But it is very difficult to make a water-tight definition that can’t be mistaken for anything else.  On the Ebook Strategy course I teach at Book House, we always try, but ebooks are very difficult to pin down.  But although we can’t define it, we feel we instinctively know what an ebook is when we see one.

Now it looks as if ebooks are becoming even harder to pin down.  The ebook clause is evolving again.  This time the definitions aim to allow for enhanced editions, giving the publisher scope to make full use of the the features of ePub3 described in my last post.   Recent examples include the use of words such as ‘additional materials’ of various kinds to ‘enrich’ and enhance’ the reading experience.  Does the intuitive “knowing it when we see it” still apply?  If it has the full text of the book at its heart, with extra material added at the beginning or end, yes, we are happy to say it’s still basically an ebook.  But if the text itself is broken up, re-interpreted with images and audio, and perhaps even accessed non-sequentially, is it still an ebook?  Or has it become something else?  If so, what?

This is very exciting for readers, but the worry is that if the ebook is defined too broadly, it will encroach onto other rights, such as film, or app rights.   The challenge now is to hammer out new definitions that accurately describe the ebook in all its glory, without being so loose that anything goes.

Or will the divide disappear altogether, and this become another front line of convergence of media.

Ebooks have been around for just over 10 years, and in the mass market only for about 3 years.  It’s very early days for this new technology.  We are still making ebooks that look like books.  The first cars looked just like carriages.  Just as the very first car manufacturers could not imagine our sleek, fast cars of today, so we cannot imagine the ebooks of 2111.  I wish we could fast-forward, and take a look.

 

5 Reasons to Love ePub3

Everyone is talking about ePub 3 which is launched this autumn, so I went along to UCL’s Digital Publishing Forum to find out what the fuss is all about. This is what I discovered from a very good talk by Graham Bell of Editeur.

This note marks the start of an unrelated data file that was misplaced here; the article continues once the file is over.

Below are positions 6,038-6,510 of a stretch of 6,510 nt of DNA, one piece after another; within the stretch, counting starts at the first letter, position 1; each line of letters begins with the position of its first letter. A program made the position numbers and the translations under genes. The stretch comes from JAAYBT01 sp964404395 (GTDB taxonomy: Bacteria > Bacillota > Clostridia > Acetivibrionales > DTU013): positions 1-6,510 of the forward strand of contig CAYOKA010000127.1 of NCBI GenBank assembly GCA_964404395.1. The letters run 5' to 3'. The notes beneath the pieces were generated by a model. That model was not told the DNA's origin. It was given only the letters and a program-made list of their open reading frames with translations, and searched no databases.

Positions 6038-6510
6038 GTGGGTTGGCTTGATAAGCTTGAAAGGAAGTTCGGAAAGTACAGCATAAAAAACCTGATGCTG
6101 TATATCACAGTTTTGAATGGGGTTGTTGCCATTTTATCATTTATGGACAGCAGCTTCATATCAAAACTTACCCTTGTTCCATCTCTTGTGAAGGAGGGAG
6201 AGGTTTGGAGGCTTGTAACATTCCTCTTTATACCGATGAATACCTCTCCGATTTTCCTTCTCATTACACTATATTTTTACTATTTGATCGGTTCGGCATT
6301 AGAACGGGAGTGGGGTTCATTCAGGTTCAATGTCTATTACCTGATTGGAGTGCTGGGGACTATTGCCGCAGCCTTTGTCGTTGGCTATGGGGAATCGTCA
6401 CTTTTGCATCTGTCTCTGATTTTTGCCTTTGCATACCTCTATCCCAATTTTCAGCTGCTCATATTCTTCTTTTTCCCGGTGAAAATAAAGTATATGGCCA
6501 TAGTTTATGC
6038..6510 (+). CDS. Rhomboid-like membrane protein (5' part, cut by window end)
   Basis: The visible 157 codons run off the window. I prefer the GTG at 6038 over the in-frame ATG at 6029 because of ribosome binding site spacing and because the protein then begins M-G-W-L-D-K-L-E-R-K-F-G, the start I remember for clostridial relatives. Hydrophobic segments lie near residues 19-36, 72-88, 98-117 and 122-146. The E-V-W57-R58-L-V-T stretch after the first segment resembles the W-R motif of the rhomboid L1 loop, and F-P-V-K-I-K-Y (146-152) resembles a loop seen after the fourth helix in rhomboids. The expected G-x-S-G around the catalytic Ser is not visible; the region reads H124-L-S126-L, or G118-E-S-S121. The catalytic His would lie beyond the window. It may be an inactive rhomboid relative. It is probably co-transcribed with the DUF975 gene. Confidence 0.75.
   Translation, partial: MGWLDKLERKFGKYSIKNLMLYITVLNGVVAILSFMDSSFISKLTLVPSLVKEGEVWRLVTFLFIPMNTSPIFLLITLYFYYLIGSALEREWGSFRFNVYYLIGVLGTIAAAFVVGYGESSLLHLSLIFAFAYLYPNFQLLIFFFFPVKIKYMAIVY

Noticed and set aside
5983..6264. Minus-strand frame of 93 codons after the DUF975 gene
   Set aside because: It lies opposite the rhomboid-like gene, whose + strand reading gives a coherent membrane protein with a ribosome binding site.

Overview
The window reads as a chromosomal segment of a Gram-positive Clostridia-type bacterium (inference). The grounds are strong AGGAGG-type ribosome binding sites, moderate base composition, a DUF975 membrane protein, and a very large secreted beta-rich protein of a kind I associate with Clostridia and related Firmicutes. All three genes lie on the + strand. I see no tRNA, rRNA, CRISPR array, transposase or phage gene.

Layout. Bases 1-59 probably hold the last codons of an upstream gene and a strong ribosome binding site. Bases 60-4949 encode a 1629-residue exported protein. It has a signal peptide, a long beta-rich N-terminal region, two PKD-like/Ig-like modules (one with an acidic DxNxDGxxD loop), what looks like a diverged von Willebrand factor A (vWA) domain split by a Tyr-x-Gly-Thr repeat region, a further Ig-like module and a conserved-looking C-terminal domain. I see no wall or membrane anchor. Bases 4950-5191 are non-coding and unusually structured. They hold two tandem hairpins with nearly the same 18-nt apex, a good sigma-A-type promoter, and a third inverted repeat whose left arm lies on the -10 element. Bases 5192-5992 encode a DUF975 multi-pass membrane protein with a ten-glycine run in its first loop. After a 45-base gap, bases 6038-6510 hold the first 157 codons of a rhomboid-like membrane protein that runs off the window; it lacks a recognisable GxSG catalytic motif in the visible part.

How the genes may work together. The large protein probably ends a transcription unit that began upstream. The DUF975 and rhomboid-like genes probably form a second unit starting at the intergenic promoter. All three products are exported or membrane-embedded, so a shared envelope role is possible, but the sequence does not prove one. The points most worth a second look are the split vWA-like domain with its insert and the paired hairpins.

Where did it come from?

ePub 1 was the Open Ebook format (OEB) developed by the IDPF
ePub 2 is the one we use now. The first device we could read ePub books on was the Sony Reader, launched in 2008.
But many publishers and readers are painfully aware of it’s limitations, so the IDPF have been working on upgrading it.
Now they have ePub 3 about ready to use, and you can see the specs on their website at idpf.org/ePub/30/spec

What does it do?

  • Media: The thing that makes all the difference is that an ePub 3 file also contains other media, so things like audio, and animation can be added to the book, yet it still retains the all-important reflowing text of ebooks. These other media will appear in the correct place in the book, synchronised with the text – they don’t have to be grouped in an appendix at the back. Some ebooks do already include multi-media but they only work on a few types of reader, so if you have the wrong kind of phone, or your ereader is the wrong make, you miss out. ePub 3 aims to reduce these differences between machines as ePub 3 becomes a universally recognised industry standard.
  • Layout: Current ePub ebooks are fine for novels and straight text, but ePub3 goes much further – not just books but also magazines, newspapers, journals, corporate publications whose highly designed pages need a fixed layout to look great, are more likely to work well too.
  • Languages: whether the writing goes left to right or right to left, and starts at the front or the back of the book, whether it writes in letters or scripts or characters, ePub 3 will show it correctly.

How does it do it?

ePub 3 is based on HTML5. As this is the same code that many apps are created in, it will pave the way for ebooks to become more app-like. At the moment web browsers use HTML4 so we won’t be reading ebooks in Internet Explorer or Google Chrome.

HTML 5 is based on XML so ePub 3 tags keep meaning and structural descriptions separate from presentation instructions. This has the effect of making them less media-specific. An example is the <i> tag. Instead of meaning italics as it does in HTML 4, it means emphasised. A screen may be directed to show this in italics, but a read-aloud programme will know (directed by the CSS) to put a stress on that word when it reads it out. Similarly, the <b> tag no longer just means bold, it means strong, so the read-aloud will speak louder at that place.

What does this mean for publishers?

  1. Better slicing and dicing: selling parts of a book is something publishers would Ilke to do more of, and the new structural tags in ePub 3 make it much easier to do. Each chapter or section has its own self contained structure showing headings and subheadings in relation to the part, not just the whole. It’s like a row of terraced houses that you can move apart into small detached houses without the party walls falling down.
  2. Better page design: ePub 3 benefits from better styles in CSS. The designer can now put the page or parts of the page into columns and the reading device will fit them onto the screen, regardless of the size of the screen – they just reflow. This makes ebooks a possibility for a whole range of titles that really need that option in order to look good
  3. Better discoverability: no-one can buy a book unless they can find it, and online you find by searching. ePub 3 uses SVG graphics. This means that diagrams are ‘drawn’ on screen according to instructions instead of being a fixed image pasted in. Included in those instructions is the text for the diagram, right there in the text of the book. That has two benefits:
    • a diagram’s captions and labels are searchable like the rest of the text, from within the book as well as on the web in services like Google Books
    • because they are embedded in the text, diagrams and captions will always appear in the right place instead of re-flowing off somewhere else and getting separated.